In addition to last week's article about Profiting from Google Plus, here’s another post courtesy of Murray Newlands!
Many online publishers still follow the same format: They post content and people read it, and then moderate comments they receive. However, these days a lot of the conversation is taking place on social media, but publishers have little to no control over what direction the conversation is going.
In this week's Future of Engagement, Murray Newlands interviews Chris Saad, the Co-Founder and Strategy VP of Echo. Saad talks about how following this format in the age of social networking can make publishers lose touch with their readership:
- People use social media to have conversations about publishers and their content
- Social media conversations are hard to publishers to lead into positive and productive communication
- But publishers can recapture the conversation by drawing people to their site
Building positive conversations
The term “poisoned well syndrome” is frequently used by forum owners to describe a general cynicysm felt by the community. What happens is that the users/readers become disenchanted with the topic the forum is about. So, it usually happens to forums about a specific product instead of one about a type of products, so it might be more likely to happen to a forum about a particular game than happen to a forum about videogames in general. A recent example is what happened to Eve Online. Eve is a videogame but this can apply to a publisher's readership as well.
Eve Online: A case study
For most of its history, Eve was an open-ended sandbox MMO. There were very few rules governing interactions between players. The game was geared toward conflict between players and groups of players, not conflict between players and computer-generated non-player characters (NPC's). It was a very niche product aimed at hardcore MMO gamers, especially ones who like science fiction. However, CCP decided to change the focus from a game based around conflict between players and groups of players to one based around working together to defeat NPC's. CCP tried to make a niche product appeal to a wider audience.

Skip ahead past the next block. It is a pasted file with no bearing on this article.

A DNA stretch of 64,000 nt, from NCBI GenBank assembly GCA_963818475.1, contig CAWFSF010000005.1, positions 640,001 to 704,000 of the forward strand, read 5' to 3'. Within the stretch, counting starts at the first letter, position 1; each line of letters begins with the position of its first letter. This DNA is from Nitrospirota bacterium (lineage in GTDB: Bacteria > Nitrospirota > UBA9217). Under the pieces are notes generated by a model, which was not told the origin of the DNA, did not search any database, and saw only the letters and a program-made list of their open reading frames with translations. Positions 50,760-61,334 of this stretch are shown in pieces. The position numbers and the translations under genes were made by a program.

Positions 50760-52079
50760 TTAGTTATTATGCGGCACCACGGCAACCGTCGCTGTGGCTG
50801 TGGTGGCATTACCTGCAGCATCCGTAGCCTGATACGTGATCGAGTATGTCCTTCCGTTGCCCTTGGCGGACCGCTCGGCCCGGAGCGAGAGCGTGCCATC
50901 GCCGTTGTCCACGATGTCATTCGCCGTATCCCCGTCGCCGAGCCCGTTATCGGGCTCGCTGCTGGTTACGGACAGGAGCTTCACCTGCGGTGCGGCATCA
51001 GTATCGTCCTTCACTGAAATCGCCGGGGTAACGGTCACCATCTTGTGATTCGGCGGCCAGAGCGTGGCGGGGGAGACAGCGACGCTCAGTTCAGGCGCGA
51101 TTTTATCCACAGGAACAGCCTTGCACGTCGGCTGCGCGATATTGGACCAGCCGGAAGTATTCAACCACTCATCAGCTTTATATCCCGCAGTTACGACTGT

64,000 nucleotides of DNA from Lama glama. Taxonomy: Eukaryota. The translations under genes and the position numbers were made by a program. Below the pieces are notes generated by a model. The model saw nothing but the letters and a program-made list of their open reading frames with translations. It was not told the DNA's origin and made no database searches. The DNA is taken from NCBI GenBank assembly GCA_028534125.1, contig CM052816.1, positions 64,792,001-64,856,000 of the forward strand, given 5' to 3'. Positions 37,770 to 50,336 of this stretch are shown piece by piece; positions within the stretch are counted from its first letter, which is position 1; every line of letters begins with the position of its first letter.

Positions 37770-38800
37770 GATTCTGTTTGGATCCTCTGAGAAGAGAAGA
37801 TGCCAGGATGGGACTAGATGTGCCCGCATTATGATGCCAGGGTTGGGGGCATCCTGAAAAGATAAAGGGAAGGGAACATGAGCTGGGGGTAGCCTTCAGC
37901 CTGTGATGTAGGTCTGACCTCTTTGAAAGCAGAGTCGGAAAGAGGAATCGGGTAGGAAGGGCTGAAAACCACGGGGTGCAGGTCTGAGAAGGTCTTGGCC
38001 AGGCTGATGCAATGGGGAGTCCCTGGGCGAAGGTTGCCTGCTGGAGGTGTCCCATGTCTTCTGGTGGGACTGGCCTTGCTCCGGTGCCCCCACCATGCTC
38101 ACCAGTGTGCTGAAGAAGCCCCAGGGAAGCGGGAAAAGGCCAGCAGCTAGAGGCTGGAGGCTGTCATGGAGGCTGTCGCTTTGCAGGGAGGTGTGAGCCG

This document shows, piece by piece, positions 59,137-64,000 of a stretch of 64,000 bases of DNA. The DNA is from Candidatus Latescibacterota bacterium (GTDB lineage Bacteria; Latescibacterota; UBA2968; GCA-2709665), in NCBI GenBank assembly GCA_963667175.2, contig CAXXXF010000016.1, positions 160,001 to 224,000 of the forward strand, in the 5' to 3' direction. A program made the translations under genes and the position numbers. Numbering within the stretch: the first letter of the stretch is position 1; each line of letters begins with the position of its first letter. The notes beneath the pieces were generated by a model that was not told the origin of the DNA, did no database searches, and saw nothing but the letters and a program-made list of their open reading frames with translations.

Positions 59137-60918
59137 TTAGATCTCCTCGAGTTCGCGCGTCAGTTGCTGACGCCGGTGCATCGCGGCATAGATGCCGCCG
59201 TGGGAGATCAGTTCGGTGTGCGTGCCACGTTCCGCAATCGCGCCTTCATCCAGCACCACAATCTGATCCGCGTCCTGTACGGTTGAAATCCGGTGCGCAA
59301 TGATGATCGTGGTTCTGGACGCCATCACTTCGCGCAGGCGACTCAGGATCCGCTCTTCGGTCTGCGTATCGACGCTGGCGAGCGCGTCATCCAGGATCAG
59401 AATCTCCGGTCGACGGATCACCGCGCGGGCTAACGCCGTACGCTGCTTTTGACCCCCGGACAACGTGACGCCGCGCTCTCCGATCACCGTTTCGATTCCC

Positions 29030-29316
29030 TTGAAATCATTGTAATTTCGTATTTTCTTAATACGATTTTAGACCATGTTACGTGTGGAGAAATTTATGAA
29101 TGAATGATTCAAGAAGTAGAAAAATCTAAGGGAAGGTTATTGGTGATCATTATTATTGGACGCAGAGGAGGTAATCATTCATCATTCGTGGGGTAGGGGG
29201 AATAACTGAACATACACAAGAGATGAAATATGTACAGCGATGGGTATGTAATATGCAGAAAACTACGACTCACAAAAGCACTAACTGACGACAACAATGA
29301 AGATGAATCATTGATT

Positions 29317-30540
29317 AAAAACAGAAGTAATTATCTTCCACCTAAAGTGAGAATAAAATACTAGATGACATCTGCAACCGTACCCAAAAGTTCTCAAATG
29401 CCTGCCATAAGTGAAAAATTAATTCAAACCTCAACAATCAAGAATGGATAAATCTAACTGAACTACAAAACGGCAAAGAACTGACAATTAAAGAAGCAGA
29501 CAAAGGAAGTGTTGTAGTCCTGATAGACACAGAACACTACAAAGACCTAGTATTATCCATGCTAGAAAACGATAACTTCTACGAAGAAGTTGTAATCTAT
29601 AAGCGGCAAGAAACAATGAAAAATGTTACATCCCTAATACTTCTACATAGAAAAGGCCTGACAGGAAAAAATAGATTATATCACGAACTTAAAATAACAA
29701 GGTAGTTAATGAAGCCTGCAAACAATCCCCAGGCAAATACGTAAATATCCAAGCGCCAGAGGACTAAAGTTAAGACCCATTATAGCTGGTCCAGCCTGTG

The result was disastrous. Subscription rates plummeted. Famous players publicly unsubscribed and some even deleted their characters permanently. But the main place to talk about Eve Online on the Internet is the Eve forums, which CCP owns. So how did this happen?
Eve Online: Poisoned well
Plus, they simply did not respond to the needs of their players. Instead of running a PR campaign they fired their marketing team. Instead of developing the game based on the response of the community and based on standard marketing practices (like not converting a niche product into a product with wide appeal), they went ahead and tried to make their game appeal to everyone. In addition to poorly redesigning their product, CCP failed to develop positive and constructive conversations about the future of the game.
What can publishers learn from this?
Publishers such as bloggers can make sure that they always stay in touch with their readership. You don't always have to give into what they want (many readers would love it if you had less ads, but then you'd also make less money!) but you can still listen to them to guide a better conversation that's more productive for you as a publisher.
Future of Publishing is sponsored by VigLink.
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